Type B behaviour:  relaxed, non-competitive.

Type C behaviour:  ‘nice,’ hard working but apathetic when faced with stress

Results

Eight years later 257 of the participants had developed CHD. 

70% of these had originally been classed as type A.

 

 

Hardiness

Suzanne Kobasa believed that people with a hardy personality were less likely to see events as stressful.  Managers of a large US company were tested using the SRRS.  Those who scored highly were then examined and split into two groups; those who were frequently ill and those who were rarely ill.  She found a difference in personality between the two with those reporting few illnesses being described as hardy.

According to Kobasa there are three characteristics of the hardy personality:

1.       Control: hardy individuals see themselves as being in charge of their environment

2.       Commitment: hardy individuals get involved and tackle problems head on

3.       Challenge: hardy individuals see change as a challenge rather than as a threat

Evaluation

  1. Methodology: Kobasa’s original study used only white middle class males so is both androcentric and biased in terms of sub-culture.
  2. Cause and effect: yet again because the study is correlational can we be sure that it was hardiness that had the beneficial effects on the managers’ health?  Perhaps as (Alfred & Smith 1989) have suggested, hardy people are more likely to look after their health.

Gender

There does appear to be a sex difference in both the ways in which stress is experienced physically and the way it is experienced psychologically.  Certainly men are far more likely to die from CHD than women.

Johansson & Post (1972): Men and women were moved from a non-stressful situation into a more stressful one; they were given an intelligence test.  Men showed a much higher increase in adrenaline than did the women.  Generally women do appear to show a greater increase in their physiological response to stress.

There could be a number of reasons for this:

  • Biological differences between the sexes for example testosterone and other hormones
  • Personality differences with men being more physically aggressive
  • Traditional roles of the sexes with women being more caring

Hastrup et al (1980) provided evidence for the hormonal theory.  Women appear to have marked changes in their response to stress throughout their menstrual cycle, showing the least response when their oestrogen levels were highest.

As women take on more traditionally male roles it could be that the situation will change.   There has been evidence of this in the past 30 years.  Frankenhauser et al (1983) found that adrenaline levels in female engineering students and bus drivers were just as high as their male counterparts.  .

 
                                                        

Culture

At a cultural level the best study is Weg’s (1983) study of a Georgian tribe who have a particularly impressive life-expectancy; they are more than 100 times more likely to reach a ton than people in the UK!  Weg attributed this to their relatively stress-free lifestyle, particularly the high level of social support available to individuals within the communities. However, there could be many other reasons for their longevity, such as lack of alcohol and tobacco, diet of fresh meat and veg., social support and lots of exercise.  Genes could also be a major factor.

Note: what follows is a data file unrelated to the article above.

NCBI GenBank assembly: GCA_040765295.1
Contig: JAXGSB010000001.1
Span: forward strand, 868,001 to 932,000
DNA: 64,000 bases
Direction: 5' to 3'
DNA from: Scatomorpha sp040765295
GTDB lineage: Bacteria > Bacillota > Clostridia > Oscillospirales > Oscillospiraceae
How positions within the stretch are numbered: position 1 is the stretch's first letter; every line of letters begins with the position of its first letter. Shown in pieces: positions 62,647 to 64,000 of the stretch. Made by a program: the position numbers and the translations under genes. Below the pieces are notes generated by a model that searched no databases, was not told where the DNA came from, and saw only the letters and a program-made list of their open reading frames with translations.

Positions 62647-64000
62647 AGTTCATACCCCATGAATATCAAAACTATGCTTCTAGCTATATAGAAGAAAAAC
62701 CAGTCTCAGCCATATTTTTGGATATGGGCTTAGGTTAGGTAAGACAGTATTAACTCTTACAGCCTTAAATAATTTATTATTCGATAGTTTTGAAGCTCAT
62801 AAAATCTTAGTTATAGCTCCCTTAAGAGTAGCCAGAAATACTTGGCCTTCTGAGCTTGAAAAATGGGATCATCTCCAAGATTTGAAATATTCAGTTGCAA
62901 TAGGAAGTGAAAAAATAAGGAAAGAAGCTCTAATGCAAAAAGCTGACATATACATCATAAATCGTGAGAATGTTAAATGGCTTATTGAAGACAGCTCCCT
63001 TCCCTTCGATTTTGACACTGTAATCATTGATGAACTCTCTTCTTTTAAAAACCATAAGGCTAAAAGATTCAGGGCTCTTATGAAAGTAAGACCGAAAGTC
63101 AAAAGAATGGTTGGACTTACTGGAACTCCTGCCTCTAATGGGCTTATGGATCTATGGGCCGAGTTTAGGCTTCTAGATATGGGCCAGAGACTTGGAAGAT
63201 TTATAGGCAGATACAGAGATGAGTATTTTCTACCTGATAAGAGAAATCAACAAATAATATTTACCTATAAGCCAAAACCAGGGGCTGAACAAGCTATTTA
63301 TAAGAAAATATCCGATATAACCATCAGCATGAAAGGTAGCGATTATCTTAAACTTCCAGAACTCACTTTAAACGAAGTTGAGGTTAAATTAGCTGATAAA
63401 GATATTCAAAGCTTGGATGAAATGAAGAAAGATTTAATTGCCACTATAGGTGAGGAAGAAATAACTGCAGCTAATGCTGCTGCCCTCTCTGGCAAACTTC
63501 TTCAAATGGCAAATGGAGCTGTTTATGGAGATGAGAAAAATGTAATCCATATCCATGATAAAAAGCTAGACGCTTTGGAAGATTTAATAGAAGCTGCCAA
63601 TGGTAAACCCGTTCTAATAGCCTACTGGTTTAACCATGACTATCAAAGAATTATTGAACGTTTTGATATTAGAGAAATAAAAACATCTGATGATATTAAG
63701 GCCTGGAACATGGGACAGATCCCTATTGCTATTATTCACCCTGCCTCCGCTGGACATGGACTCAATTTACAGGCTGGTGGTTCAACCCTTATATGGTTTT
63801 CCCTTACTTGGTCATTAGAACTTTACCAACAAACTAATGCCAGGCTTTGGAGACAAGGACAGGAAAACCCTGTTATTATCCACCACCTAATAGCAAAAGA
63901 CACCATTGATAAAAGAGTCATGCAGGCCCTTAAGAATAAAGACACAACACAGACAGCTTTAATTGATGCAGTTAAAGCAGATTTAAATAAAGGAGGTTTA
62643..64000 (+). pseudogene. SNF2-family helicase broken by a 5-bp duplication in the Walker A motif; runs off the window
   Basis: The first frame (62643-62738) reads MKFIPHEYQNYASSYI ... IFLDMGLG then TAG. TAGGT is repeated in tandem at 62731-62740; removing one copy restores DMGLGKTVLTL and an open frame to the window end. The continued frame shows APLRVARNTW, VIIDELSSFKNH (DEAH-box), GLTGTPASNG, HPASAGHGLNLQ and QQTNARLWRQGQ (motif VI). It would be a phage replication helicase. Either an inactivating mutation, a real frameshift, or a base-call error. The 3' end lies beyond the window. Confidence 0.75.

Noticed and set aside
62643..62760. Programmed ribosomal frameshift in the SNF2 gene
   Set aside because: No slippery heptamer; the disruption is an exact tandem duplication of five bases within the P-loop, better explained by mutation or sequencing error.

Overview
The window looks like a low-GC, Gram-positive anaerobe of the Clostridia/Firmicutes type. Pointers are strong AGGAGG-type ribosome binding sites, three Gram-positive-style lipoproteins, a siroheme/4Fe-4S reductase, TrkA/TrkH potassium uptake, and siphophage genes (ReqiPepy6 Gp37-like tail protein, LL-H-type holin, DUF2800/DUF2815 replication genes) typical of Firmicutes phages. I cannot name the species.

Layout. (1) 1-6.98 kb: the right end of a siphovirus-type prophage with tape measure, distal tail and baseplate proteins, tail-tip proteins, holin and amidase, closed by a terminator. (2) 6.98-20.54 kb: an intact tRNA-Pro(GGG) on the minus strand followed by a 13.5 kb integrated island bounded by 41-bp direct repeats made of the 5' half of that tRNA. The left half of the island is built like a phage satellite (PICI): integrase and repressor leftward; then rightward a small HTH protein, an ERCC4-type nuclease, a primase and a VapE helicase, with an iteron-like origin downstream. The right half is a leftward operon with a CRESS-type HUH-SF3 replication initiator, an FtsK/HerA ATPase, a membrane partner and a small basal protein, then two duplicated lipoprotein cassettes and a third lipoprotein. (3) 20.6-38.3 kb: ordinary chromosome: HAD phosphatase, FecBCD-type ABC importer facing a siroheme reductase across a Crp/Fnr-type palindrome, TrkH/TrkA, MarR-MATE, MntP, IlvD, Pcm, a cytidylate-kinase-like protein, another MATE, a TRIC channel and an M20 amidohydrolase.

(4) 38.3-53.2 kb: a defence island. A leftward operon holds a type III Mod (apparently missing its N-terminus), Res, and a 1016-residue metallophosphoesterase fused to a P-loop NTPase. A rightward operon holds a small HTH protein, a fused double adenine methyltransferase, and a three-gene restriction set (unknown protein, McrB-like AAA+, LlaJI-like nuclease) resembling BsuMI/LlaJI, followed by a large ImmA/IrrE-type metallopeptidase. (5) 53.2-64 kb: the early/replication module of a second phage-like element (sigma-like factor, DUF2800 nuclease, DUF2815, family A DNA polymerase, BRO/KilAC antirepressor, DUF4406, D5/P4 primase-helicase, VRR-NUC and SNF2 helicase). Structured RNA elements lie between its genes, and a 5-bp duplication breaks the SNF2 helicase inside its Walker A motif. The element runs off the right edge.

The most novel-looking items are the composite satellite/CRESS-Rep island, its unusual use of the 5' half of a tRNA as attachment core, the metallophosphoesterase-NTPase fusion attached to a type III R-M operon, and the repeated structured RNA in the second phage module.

Cooper et al (1999) looked at why black Americans suffer more from CHD than either white Americans or the black Africans from whom they are descended.  They found that there had been inadvertent genetic selection on board the slave ships bringing the first generation black Americans to the New World.  Many of the slaves had died form diarrhoea during the journey.  Those able to retain water would have been most likely to survive and create the black American population of today. 

 

However, in any discussion of this area it is crucial not to overlook how the possible social and psychological factors could also contribute to the stress related illnesses of Black Americans.  Rates of unemployment amongst Black Americans are twice those of the white population and on average their incomes significantly lower.  Black children typically receive a poorer education resulting in fewer job prospects later in life.  As a result of this blacks are more likely to suffer poverty-related stress and have more repetitive, stressful jobs.  In addition to this, discrimination per se is a major stressor, (Anderson 1991).   All of these factors could add to the increased risk of stress related illnesses.

Stress and positive attitude

Greer et al (1979) looked at the way in which women’s attitudes towards discovering they had breast cancer influenced the outcome and prognosis.

Method

Patients were interviewed regarding their attitude towards their recent diagnosis.

Findings

Four kinds of attitude were recorded:

Attitude

Example

Denial

I’m being treated for a lump but it isn’t serious.’

Fighting spirit

‘This is not going to get me’

Stoic acceptance

‘It’s God’s will!’

Giving up

‘Well there’s no hope with cancer is there?’

Follow up studies 5 years and 15 years later found that women with the first two attitudes were significantly more likely to fight ff the cancer.

Conclusions

A positive attitude and adapting to our situation is more beneficial than giving in.  The cognitive approach to stress management teaches people how to do this.

 


Critical issue:  Stress Management